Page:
Swinging on the downtown lights

The David Murray Big Band cooks like a mother. And they're here to blow your head off.
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The Independent Culture
To catch sight of the saxophonist David Murray in the full flood of a solo is like watching the moment in David Cronenberg's Scanners just before the famous exploding head actually explodes. Shoulders heave, neck muscles bulge, Murray's trademark moustache wriggles. The saxophonist seems to be cooking from within, eyes closed as if to prevent them popping right out of his head. It's the most exciting sight in jazz, and the heat of the improvisatory moment can go on and on for a good part of an hour - who knows, perhaps for days if a drummer could be found to keep the beat that long.

In order to find Murray reaching the absolute extremes of emotional abandon it's perhaps necessary to see him as part of a trio or quartet, where the opportunities for sustained saxophone-abuse are greatest, but the promise of the 20-piece big band, which begins a British tour tomorrow, offers pleasures that should not be overlooked. For Murray's orchestra is the most highly regarded of all large ensembles in New York, where they kept up a legendary regular Monday night residency at the Knitting Factory for two years until the leader recently left them to live with his new girlfriend in Paris.

"It was very exciting," says Murray. "There were open rehearsals, students came in and it was a real composer's orchestra. When I could no longer continue I gave the band to the guys so they could take gigs on their own. 'I've given you the wings,' I said, 'now you can go out and fly.' "

Or rather he left them to revert to his original big band, which has been playing and recording since the early Eighties, but many of whose star players had stopped giving up their Monday nights to play the Knitting Factory in favour of more lucrative gigs. And, just to make things even more confusing, the big band Murray is touring with here is yet another one, composed of eight of the original American stars such as the trombonist Craig Harris, trumpeter Hugh Ragin and bassist Fred Hopkins, augmented with a group of British players, including the superb trumpeter Gerard Presencer, and accompanied by the Mancunian poet Lemn Sissay.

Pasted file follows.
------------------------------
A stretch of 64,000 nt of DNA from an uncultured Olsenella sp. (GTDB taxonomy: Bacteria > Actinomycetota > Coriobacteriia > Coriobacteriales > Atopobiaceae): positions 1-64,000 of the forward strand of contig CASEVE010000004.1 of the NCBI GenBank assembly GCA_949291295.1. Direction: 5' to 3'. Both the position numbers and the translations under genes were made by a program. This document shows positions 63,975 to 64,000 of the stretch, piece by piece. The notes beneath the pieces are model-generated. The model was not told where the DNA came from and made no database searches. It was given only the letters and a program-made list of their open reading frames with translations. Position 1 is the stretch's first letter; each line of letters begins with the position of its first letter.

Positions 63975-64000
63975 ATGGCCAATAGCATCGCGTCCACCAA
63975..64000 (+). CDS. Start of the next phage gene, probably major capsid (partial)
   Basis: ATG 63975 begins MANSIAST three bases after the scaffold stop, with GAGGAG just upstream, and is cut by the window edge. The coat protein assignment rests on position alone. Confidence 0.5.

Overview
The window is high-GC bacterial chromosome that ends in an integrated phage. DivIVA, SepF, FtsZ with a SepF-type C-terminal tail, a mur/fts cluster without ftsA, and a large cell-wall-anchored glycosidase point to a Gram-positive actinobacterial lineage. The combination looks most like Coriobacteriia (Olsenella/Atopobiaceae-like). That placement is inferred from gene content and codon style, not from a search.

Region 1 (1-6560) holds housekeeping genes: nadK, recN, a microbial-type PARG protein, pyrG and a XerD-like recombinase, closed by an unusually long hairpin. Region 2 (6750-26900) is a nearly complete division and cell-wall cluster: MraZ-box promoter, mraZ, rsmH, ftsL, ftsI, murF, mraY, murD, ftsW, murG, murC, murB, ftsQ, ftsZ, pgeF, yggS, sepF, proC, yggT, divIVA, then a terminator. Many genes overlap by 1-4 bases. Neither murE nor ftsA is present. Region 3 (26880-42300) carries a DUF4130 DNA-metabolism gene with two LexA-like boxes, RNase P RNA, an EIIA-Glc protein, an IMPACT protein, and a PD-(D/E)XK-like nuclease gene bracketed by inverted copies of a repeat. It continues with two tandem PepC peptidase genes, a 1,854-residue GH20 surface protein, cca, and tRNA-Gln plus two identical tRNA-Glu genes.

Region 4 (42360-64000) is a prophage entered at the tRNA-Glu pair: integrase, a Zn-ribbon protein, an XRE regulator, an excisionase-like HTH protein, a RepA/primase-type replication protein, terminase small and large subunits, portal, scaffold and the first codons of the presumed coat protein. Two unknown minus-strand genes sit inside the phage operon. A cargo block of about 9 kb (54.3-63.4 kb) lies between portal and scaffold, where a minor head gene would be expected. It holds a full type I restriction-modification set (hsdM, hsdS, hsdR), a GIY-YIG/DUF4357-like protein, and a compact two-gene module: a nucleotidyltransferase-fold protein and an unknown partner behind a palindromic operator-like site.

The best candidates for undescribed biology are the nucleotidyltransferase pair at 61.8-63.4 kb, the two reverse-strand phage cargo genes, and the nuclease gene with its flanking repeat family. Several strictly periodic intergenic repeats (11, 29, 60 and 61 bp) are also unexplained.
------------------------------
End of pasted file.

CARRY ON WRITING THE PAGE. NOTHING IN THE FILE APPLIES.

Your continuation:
The music they will play has been specially commissioned by Birmingham Jazz, and Murray, speaking last week from Paris, was, in true jazz bandleader style, preparing to spend the next two nights without sleep completing it. The time-honoured tradition of shining trumpets, synchronised slide- trombones and serried ranks of reeds is one that Murray has been part of since high school in California. "I grew up in big bands," he says. "The first composition I ever did was for my sixth-grade concert band in the Berkeley school system, and my first arrangement was of 'Downtown' (yes, the Petula Clark kitsch classic, which could well be played as an encore on the tour), so I've gotten kind of comfortable with it."

With more than 150 albums behind him as a leader alone (and he's still only 42), Murray is one of the most musically promiscuous jazz musicians ever. Now that he's based in Paris we should see even more of him and I suggested that it would be good to hear him in a trio or quartet again, where he gets a chance to really smoke. "Hell, I'm ready to do that at the drop of a hat," he says. Promoters with a passion for exploding heads please take note.

The David Murray US/UK Big Band plays Bluecoat Arts Centre, Liverpool (0151-709 5297), tomorrow and Sunday; QEH, London (0171-960 4242), 14 October; Sallis Benny Theatre, Brighton (01273 709709), 15 October; St George's Hall, Exeter (01392 421111), 16 October; NIA Centre, Manchester (0161-227 9254), 17 October; Turner Sims Hall, Southampton (01703 595151), 18 October; Adrian Boult Hall, Birmingham, (0121-236 5662), 19 October

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